Meet our staff: Careers Advisor


In the next of our “Meet our staff” series we meet Claire Alford, as she tells us about her role as a Careers Advisor.

clair blog

What is your job at the careers centre and what does it involve?

I am a Careers Adviser; most of my time is spent working in the Careers Centre offering information and advice to students. This includes the drop in service where students can come in to the centre without an appointment. Whilst on drop in I provide information and advice to students or I can refer them for a mock interview or longer guidance appointment with a Careers Consultant. I also conduct mock interviews myself and this includes tailoring each question to meet the job specification and providing constructive feedback throughout.  Another part of my role is answering queries on eGuidance along with planning and delivering workshops throughout the academic year.

What’s the best thing about your job?

I find it really rewarding when a student goes away from a drop in meeting happy with the service I provided. There is a sense of achievement and the hope that the student will use the tools or advice I have given to help them make the right choices about their career.  Another aspect of my job I love is after a mock interview, some students will send me feedback whether they were successful or not, and be positive and constructive about their experience. Although I have to say, it is an added bonus when I see the words ‘I got the job ’.

Additionally, things that make my job worthwhile are knowing I have a great pension, an NUS card with great discounts along with the chance to attend The Edge sports centre which has a variety of classes. Zumba is the one I enjoy the most as I don’t have to take myself too seriously whilst dancing around all over the place!

What skills are important for your job?

Exceptional communication skills are key as it is a student facing role and I am representing not only the Careers Centre, but also University of Leeds as a whole. I communicate in a variety of ways including written communication via eGuidance, emails or when planning a workshop, and verbal skills when I am face to face with students on drop in or when I am delivering a workshop. I also communicate regularly with other colleagues in and around the Careers Centre.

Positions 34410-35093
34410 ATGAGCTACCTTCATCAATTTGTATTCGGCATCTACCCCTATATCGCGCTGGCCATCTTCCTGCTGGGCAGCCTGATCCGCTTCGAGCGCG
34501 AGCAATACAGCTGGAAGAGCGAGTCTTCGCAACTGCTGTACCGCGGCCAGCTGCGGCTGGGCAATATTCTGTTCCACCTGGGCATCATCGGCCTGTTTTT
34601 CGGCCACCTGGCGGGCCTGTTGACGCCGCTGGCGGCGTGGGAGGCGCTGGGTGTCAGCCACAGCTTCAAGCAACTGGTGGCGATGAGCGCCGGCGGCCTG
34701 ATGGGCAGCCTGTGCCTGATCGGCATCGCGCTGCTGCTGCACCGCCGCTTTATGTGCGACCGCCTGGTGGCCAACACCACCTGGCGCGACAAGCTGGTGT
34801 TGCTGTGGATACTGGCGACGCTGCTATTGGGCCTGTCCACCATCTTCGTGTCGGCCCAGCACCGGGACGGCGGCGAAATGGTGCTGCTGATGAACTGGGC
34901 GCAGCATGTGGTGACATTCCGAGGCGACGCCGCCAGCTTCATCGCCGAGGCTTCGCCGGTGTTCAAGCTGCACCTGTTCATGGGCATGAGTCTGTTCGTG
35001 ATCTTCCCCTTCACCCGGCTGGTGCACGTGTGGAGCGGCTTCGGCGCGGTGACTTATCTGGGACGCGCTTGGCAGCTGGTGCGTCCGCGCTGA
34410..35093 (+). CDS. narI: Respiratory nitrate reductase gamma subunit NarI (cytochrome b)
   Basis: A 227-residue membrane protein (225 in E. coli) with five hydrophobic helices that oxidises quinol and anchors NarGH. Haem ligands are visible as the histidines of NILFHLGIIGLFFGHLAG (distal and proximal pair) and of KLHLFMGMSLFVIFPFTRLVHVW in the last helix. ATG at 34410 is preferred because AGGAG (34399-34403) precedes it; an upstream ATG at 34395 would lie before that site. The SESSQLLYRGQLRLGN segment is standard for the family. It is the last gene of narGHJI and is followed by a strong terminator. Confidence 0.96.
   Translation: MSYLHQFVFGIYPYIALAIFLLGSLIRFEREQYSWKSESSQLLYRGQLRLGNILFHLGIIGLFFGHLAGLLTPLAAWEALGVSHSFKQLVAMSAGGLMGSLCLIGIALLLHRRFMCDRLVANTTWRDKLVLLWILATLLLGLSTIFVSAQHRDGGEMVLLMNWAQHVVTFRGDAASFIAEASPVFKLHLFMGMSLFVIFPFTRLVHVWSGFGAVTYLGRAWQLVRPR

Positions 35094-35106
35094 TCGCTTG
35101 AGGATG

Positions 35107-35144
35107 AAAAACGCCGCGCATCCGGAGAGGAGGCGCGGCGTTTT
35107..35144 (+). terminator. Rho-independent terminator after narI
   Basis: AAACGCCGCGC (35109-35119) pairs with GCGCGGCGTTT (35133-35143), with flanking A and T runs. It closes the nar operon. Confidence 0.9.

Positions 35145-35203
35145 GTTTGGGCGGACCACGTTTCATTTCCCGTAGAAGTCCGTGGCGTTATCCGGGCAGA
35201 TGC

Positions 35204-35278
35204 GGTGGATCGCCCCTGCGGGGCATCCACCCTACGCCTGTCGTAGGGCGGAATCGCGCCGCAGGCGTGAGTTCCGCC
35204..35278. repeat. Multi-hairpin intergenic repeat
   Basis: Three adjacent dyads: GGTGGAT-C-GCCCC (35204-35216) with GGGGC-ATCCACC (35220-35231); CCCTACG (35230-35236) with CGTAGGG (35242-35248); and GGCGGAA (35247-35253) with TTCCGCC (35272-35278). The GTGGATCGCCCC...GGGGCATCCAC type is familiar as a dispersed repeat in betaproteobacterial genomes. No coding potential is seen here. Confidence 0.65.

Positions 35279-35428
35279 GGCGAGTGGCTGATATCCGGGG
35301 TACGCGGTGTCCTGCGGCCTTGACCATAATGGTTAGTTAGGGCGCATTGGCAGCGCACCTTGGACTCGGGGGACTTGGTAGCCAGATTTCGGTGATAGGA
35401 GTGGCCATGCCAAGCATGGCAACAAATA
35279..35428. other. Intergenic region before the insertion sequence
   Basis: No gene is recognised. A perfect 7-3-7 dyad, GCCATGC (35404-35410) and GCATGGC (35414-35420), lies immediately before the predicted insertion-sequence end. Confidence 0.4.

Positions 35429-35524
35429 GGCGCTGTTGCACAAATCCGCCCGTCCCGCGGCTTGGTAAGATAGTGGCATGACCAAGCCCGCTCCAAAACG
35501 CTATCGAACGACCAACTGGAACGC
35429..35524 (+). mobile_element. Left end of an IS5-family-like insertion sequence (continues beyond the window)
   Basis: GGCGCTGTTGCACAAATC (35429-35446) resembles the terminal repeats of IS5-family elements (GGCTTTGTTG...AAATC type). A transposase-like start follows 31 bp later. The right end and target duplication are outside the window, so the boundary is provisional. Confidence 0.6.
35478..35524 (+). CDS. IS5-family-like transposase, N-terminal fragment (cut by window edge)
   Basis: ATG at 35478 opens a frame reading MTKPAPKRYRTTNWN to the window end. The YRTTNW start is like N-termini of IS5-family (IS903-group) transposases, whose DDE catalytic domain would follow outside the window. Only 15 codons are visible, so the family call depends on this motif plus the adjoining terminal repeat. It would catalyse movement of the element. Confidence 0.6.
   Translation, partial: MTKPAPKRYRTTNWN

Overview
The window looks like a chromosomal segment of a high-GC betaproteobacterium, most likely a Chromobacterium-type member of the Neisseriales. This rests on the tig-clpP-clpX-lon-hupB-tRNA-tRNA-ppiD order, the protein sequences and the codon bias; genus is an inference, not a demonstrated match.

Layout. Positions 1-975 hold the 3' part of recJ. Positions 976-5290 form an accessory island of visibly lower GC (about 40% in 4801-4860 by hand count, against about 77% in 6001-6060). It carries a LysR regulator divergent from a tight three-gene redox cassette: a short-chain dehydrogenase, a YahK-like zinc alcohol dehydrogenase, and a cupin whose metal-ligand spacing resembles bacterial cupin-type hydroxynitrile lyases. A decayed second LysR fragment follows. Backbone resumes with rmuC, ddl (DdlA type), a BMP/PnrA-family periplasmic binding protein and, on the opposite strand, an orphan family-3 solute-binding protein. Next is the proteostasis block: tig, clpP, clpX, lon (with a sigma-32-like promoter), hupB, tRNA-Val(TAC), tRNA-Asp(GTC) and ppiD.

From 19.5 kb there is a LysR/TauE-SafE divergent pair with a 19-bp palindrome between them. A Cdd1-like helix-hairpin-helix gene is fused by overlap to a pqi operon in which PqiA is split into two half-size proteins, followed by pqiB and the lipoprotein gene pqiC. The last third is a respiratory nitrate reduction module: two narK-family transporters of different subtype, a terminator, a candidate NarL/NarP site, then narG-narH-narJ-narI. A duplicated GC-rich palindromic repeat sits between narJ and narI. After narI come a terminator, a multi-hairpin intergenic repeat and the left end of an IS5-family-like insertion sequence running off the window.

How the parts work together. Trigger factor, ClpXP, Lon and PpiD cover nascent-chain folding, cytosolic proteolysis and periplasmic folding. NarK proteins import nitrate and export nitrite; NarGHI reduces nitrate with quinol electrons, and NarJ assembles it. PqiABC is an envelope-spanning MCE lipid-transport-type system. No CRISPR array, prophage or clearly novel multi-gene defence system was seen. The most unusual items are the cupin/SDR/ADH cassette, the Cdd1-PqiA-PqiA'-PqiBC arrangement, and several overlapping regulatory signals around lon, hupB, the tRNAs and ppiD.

Other skills important for the role are organisation and time management as I have to split my time between various duties along with the preparation for each of these duties.  I manage my time by keeping a list of things to do in order of priority using deadlines and also utilising my Outlook calendar and keeping regular check-ups with my team and manager to ensure things are completed on time.

What training or previous experience do you have that has helped you in your current roles?

I gained a Post Graduate Diploma in Careers Guidance in 2011 at Huddersfield University and went on to work for a training provider delivering the work programme as a Work Coach. In this role I had a case-load of 100 customers who were a mixture of long term unemployed adults and young people. I had to help them get back into work by offering them training, college courses and employability support.

What top tips would you have for students and graduates?

Use the Careers Centre to help guide you what to do next, don’t be intimidated by new things and how to go about doing them.  I completed a degree in Management initially and went on to work in Administration. I gained many new skills from the role and started networking and researching as I realised I had a skill in my personal life of advising people how to get jobs and helping people with CV and cover letters. I then used these qualities, studied again and found a job that not only matched my personality, but is also something that I am good at.

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